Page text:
To return to the beginning. My great-grandfather, Jean-Prophète, had retired from the French diplomatic service at thirty to concentrate on his art. He drew, painted and made beautiful ceramics.
My grandmother Solange and my mother Yolande, both accomplished artists, would sit and pose for me for hours. I never heard them complain!
Pen and ink work remained a family favourite with all of us. I think my grandmother’s carved French furniture created my manic love of detail! (This found form in my later etchings). Luckily looser work seem to develop alongside.
Poster paint is a useful, bright medium and with watercolour was ideal for my varied childhood paintings for the Royal Drawing Society. I used to paint everything from family members to still lives and landscapes.
Edward Burra was an artist who fascinated me when I was young. His strangely coloured figures inhabited strange worlds. There was a disturbing element throughout that made me aware of deeper human feelings and experiences. 'John Deth' was a painting that I came across amidst the vast array of books at home. It was my first encounter with the depiction of mortality. I wanted to know more!
Next it was the great Picasso exhibition that was a turning point. I was eleven. This time it was my first encounter with a real abstract painting. I will never forget the force of 'Woman in a red armchair' - red squares on a white background! Wham! Again, something clicked. I still have the catalogue and the 'treat' postcards. (There was another shock in store, but I will write about this at a later date).
I seemed attracted to strong shapes.
In my teens I adored the pen and ink that John Piper combined with luscious watercolour. I tried to emulate this on coloured papers with varying degrees of success!
Good kind Corot, who had been a family friend, was always a reliable favourite. His optimism and humanity, whether depicted in figures or landscapes, was reassuring. His soft colours contrasted with those of Burra. I seemed to be able to appreciate both. Matisse and Dufy are the masters of rich colour and sensual line. All unnecessary detail is removed and the joy of the human and human activity is celebrated. Vuillard’s dissolving of figures into textured backgrounds is also compelling.
Inspiration is to be found everywhere in art history. My favourites range from Pre-Columbian art and other art from ancient civilisations, Cimabue, jewel encrusted icons, tribal art, Rembrandt’s stunning chiaroscuro (vital in representational work) Da Vinci, Watteau’s drawings, war artists, and Van Gogh, to Chagall, Jasper Johns, Hodgkin, Hartigan, Hepworth, Krasner and Kusama. I can also add Kossoff, Tapies , Frost and Lanyon to the list. (I could go further!)
I like to use a lot of rich colours. The seductive quality of water colours continues to intrigue. I find the directness and modernity of acrylics appealing. For me these paints work particularly well for portraits - it is also easier for the sitter and makes posing sessions shorter.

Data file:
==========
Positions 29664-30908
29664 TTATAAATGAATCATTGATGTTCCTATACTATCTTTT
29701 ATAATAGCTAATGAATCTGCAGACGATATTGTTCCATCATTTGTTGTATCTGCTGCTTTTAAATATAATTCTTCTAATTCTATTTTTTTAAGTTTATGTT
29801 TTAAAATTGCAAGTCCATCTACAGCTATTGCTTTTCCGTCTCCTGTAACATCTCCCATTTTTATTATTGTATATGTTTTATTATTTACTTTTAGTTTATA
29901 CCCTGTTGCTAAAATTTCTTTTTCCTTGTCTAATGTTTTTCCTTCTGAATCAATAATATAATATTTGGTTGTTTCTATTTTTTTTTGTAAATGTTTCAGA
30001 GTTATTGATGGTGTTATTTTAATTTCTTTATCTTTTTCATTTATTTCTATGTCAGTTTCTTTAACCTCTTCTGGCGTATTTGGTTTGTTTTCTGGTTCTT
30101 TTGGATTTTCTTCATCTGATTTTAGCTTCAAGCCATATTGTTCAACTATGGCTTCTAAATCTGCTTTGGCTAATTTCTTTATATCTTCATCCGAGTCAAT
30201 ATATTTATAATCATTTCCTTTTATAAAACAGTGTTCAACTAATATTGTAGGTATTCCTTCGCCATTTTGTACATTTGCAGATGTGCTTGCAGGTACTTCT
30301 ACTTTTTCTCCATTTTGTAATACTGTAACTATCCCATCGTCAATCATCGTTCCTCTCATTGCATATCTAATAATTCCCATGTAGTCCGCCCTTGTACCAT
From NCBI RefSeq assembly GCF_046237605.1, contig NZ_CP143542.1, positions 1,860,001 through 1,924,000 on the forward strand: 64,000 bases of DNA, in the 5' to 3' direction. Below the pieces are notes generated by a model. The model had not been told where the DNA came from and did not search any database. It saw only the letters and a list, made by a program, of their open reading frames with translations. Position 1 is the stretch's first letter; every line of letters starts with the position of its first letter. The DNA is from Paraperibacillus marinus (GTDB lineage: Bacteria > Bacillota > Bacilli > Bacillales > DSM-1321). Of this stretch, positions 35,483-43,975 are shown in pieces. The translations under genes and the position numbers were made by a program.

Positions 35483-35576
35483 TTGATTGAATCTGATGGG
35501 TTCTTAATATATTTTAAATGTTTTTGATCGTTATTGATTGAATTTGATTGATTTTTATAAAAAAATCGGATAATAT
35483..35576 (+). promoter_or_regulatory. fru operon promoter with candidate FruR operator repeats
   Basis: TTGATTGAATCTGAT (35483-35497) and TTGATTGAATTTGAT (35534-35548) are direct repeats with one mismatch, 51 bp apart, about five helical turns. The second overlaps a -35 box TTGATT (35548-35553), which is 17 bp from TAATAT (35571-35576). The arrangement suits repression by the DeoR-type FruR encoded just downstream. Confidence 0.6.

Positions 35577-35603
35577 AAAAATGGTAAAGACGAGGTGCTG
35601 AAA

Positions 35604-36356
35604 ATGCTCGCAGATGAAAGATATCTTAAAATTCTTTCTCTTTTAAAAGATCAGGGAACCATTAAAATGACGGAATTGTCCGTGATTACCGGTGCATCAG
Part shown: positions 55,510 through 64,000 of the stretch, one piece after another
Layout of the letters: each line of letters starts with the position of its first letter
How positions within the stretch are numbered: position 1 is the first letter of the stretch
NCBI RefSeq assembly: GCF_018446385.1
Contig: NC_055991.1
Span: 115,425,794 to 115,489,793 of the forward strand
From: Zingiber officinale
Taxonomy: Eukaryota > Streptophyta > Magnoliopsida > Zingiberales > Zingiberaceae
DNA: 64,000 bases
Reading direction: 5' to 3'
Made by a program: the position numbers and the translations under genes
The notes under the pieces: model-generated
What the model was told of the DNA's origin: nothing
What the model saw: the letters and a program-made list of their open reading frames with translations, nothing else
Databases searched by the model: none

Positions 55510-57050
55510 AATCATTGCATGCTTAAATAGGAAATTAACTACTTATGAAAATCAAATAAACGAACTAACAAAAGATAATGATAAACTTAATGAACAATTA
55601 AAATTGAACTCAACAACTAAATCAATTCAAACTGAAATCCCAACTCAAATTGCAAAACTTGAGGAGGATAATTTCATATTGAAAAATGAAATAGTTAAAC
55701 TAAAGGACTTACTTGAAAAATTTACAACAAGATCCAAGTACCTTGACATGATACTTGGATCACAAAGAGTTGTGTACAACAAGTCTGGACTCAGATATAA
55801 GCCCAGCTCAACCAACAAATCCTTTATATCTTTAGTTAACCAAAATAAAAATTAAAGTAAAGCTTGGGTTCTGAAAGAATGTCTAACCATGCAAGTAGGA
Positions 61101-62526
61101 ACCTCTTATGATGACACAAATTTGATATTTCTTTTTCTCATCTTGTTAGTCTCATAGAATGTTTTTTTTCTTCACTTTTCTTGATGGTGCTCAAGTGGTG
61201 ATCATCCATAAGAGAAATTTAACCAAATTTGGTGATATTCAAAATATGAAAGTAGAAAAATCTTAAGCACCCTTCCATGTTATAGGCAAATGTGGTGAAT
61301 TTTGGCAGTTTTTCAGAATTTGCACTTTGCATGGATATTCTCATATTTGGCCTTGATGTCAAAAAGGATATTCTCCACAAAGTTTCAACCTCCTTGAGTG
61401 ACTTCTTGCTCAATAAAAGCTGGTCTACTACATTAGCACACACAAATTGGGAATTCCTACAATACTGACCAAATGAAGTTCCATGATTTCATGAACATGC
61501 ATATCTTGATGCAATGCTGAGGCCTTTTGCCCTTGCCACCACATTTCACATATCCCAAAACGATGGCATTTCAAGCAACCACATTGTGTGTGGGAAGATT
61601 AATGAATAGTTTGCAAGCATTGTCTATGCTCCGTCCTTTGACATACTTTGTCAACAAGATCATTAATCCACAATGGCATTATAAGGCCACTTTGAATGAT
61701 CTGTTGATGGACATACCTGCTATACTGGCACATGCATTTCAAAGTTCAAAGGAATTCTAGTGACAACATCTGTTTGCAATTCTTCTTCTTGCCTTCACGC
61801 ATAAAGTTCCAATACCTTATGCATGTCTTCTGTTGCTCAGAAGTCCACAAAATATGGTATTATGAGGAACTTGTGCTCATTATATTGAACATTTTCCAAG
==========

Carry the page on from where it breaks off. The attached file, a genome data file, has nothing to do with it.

Pen and ink, as mentioned, reigns supreme. The effect of black ink on thick water colour paper is as the bright sun rising in the morning, or the saltiness of the sea.
Seeing the Van Goghs in Amsterdam, I was astounded by their fresh colour - they looked as though they had been painted that morning. I try to keep a feeling of freshness in my work.
Humour is vital in any form of creativity! I find it can creep in at a moment’s notice, and so it should ... whether is in my wild humanised sunflower prints and 'Pigs smile in the rain' or the strange smiling lobster (aka Lobelia) in my acrylic painting 'Le pêcheur anglais!' How I admire Gerald Scarfe!
Etching is my favourite printmaking medium. I have used traditional and modern methods. I also enjoy monoprint and monochrome work in linocut. Hogarth is a wonder with his amazing depiction of figure groups. I also admire the prints of Dürer, (manic detail again!), Rembrandt (I was lucky to be able to handle one of his etchings), Sutherland, Raverat, Mila Judge-Furstova (with whom I met) Hopper, Calder and Ryan. The rawness of Goya’s 'Disasters of War' etchings should not be ignored. Sometime ago I found myself captivated by the Litvinenko episode and made a print accordingly. Again, I enjoy the wide range of this area, from overwhelming realist detail to fantasy and complete abstraction. This ties in with my approach to painting.
I draw when I can, in pencil and ink, and find myself steadily filing sketchbooks. I find ideas all around me and sometimes look at Old Masters for studies. In order to keep my work fresh I tend to use drawings as rough guides - hence the idiosyncratic nature of my working!
Recycled materials are challenging to work with, as is collage. I like to use wooden fragments - painted and then incorporated into larger works - sometimes for wall hangings.
At the moment I tend to keep oil paint for my commissioned portrait work. I use the paint in a gentle layering way to produce soft texture, which for me can capture the character and vitality of the sitter. (Establishing a good relationship with your model is absolutely vital! The interaction usually grows naturally.)
Sometimes I think it is important to make your creative mistakes and experiments in private - problem solving often needs solitude. Returning to the 'group' is also vital in order to share experiences, get a balanced and more objective view of your efforts and, where possible, to learn from others. For me working in total isolation can distort your vision. I have to extend my self by having tuition in order to keep myself from falling into well-worn clichés! I enjoy having a group of artists working in one of my studios.
I feel I am continuing the process started by my ancestors!